The outcome largely depends on the tumor stage at the time of diagnosis: The detection of preneoplastic lesions or early-stage colorectal cancer significantly improves the outcome, while the likelihood of survival is low when metastatic FCC has been detected. In sum, the five-year survival rates of patients diagnosed with localized colorectal cancer, regional spread, and metastatic disease are 90, 69, and 12%, respectively. Survivors of FCC are at increased risks of developing second
primary cancers of the colon and rectum, though [7].

Etiology

FCC may arise in the setting of well defined inherited syndromes or be diagnosed in patients with a family history consistent with a genetic predisposition. Those well defined inherited syndromes include Lynch syndrome, familial adenomatous polyposis, MUTYH-associated polyposis, and certain hamartomatous polyposis conditions. The former are related to mutations in genes encoding for mismatch repair proteins, tumor suppressor APC, and MUTYH, which is involved in DNA damage repair, among others. The pathogenic variants of these genes are highly penetrant: The lifetime risk for colorectal cancer ranges between 50-80% for Lynch syndrome, 70-100% for familial adenomatous polyposis, and 80% for MUTYH-associated polyposis. Hamartomatous polyposis conditions like Peutz–Jeghers syndrome and juvenile polyposis syndrome result from mutations in tumor suppressors STK11 and SMAD4 or BMPR1A, respectively, and they are associated with a lifetime risk for colorectal cancer of 39% [4].

As implied above, FCC may develop outside the setting of these syndromes. There is high-risk, non-syndromic FCC, which is caused by single high-penetrance genes, and there is common FCC as defined by the family history. Several hundred low-penetrance susceptibility loci and specific polymorphisms have been related to the latter and have been shown to have additive effects on the individual risk for colorectal cancer [4] [6] [8].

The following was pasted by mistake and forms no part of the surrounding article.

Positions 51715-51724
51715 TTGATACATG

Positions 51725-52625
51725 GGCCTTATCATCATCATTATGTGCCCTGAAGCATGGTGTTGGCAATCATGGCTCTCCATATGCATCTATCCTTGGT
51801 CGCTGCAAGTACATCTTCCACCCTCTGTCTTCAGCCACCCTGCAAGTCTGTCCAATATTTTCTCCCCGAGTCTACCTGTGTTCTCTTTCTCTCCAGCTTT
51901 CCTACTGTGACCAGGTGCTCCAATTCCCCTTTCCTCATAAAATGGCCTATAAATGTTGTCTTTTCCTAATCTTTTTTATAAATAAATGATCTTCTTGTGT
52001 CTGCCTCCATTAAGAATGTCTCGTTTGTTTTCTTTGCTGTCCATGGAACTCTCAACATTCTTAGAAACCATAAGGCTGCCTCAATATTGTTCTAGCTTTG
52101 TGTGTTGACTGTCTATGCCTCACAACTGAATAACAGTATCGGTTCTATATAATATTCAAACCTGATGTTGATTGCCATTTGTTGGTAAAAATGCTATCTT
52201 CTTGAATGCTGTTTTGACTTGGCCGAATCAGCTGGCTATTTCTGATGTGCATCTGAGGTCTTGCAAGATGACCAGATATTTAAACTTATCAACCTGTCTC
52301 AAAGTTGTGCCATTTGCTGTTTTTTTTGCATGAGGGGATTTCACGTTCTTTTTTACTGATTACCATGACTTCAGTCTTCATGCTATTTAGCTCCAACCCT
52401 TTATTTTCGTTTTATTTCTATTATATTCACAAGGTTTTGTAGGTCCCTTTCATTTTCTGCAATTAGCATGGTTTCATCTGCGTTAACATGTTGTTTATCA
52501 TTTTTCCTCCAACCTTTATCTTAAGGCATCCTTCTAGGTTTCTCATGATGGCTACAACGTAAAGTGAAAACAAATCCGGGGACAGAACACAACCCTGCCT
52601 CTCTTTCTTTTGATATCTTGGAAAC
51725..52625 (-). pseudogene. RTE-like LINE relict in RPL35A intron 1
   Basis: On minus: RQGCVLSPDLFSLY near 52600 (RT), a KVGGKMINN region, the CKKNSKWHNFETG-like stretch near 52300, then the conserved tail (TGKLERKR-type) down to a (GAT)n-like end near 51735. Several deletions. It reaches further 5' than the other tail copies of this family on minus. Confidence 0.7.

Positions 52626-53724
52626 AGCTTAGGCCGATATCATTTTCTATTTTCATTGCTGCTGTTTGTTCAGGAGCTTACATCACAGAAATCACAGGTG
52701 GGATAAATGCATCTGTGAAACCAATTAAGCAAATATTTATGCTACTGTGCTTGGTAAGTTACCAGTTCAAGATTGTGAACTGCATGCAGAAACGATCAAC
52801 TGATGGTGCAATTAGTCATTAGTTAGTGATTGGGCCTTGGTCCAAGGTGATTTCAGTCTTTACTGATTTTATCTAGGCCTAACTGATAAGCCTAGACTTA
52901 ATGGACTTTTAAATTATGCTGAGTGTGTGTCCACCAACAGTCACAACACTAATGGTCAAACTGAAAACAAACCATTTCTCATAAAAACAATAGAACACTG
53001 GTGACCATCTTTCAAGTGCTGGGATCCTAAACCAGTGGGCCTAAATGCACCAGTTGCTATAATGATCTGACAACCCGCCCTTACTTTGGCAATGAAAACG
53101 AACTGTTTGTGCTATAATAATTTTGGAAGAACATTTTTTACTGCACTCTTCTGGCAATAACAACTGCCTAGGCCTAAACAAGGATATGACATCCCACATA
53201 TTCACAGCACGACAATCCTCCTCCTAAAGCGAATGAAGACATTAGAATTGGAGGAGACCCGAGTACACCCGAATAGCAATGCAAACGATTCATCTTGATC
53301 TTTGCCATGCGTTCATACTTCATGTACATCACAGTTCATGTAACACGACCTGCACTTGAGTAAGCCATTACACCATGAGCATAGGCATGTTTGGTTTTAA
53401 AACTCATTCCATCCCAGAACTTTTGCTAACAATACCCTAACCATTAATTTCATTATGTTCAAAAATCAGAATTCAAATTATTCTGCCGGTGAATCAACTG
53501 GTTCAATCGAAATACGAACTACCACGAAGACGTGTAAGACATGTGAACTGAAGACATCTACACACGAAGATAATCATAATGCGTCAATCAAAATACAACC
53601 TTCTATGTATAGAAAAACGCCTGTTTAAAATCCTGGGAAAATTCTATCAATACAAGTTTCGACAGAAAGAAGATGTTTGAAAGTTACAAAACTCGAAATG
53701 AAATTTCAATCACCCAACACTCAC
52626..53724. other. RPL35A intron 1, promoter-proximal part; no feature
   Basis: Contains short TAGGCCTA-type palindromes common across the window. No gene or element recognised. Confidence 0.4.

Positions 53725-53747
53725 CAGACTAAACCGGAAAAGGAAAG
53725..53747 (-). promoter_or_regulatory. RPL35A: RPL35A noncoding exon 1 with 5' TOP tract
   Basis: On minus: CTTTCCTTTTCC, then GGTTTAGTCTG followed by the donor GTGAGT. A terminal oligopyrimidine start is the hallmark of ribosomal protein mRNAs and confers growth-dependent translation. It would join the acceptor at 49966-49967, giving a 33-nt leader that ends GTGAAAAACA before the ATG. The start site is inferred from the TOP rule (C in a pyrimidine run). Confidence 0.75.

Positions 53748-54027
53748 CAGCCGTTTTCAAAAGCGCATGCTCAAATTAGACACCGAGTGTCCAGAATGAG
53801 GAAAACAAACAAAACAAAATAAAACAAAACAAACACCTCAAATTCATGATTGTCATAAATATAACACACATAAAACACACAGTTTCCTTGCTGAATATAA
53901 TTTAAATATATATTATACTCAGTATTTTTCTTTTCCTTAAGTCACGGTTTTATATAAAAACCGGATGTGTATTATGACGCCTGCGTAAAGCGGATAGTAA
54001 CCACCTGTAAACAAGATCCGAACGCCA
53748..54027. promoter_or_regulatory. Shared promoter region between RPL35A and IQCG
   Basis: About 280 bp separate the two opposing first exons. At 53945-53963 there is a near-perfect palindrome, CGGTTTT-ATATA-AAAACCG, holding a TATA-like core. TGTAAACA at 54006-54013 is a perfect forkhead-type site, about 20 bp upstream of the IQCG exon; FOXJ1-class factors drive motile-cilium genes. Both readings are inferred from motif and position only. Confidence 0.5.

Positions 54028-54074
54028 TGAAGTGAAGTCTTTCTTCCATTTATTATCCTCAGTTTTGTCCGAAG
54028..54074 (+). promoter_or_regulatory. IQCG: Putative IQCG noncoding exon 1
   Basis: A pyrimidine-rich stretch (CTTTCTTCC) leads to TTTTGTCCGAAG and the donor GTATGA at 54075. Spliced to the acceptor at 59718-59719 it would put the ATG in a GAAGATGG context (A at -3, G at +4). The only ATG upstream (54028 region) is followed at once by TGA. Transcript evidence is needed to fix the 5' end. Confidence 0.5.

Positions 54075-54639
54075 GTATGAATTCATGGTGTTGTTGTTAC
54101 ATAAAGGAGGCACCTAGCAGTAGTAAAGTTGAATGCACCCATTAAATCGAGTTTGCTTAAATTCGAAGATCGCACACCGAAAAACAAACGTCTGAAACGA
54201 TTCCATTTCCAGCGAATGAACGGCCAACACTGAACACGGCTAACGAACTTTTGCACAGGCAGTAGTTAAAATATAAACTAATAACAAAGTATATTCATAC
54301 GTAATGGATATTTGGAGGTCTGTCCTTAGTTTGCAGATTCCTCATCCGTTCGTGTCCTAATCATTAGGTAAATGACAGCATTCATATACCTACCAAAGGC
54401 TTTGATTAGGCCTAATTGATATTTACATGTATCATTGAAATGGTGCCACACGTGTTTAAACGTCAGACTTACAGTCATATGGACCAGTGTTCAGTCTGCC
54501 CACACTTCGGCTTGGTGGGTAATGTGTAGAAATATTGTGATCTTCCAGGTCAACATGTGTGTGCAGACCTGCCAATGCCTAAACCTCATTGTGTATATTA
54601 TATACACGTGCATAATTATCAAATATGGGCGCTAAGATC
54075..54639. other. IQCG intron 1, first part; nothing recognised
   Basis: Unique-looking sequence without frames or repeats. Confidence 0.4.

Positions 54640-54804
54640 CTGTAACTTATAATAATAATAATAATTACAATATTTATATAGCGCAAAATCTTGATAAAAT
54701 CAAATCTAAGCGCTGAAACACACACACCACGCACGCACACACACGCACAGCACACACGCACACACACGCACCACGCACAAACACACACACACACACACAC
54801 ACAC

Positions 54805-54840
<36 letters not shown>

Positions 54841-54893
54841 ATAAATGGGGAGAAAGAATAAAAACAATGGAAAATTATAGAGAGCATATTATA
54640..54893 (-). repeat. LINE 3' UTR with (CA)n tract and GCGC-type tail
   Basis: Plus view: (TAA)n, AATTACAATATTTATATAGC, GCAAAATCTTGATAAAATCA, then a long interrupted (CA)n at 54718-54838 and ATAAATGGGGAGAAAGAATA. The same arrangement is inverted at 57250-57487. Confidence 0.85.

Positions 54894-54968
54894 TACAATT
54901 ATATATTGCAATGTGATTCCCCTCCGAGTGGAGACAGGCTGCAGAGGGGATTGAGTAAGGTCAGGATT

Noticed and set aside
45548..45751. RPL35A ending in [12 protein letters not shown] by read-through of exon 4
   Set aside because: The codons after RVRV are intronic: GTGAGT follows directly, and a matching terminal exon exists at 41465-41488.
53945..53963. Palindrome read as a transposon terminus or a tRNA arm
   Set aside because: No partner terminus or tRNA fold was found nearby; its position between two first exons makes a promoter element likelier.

FCC type X shall be described exemplarily to demonstrate the heterogeneity of non-syndromic FCC. FCC type X may be considered the poorly defined counterpart of Lynch syndrome and is diagnosed when patients fulfill the criteria for Lynch syndrome but do not have a mutation in a mismatch repair gene. It may be provoked by single genes of high penetrance, which probably confer autosomal dominant inheritance, or multiple genetic anomalies of low penetrance. FCC type X tumor cells are characterized by chromosomal instability with several duplications and deletions, long telomeres, abnormal DNA methylation patterns, and an upregulation of genes involved in G protein-coupled pathways. Individual triggers of tumorigenesis have not yet been defined, but have been speculated to be located on the long arm of chromosome 20 [6].

Epidemiology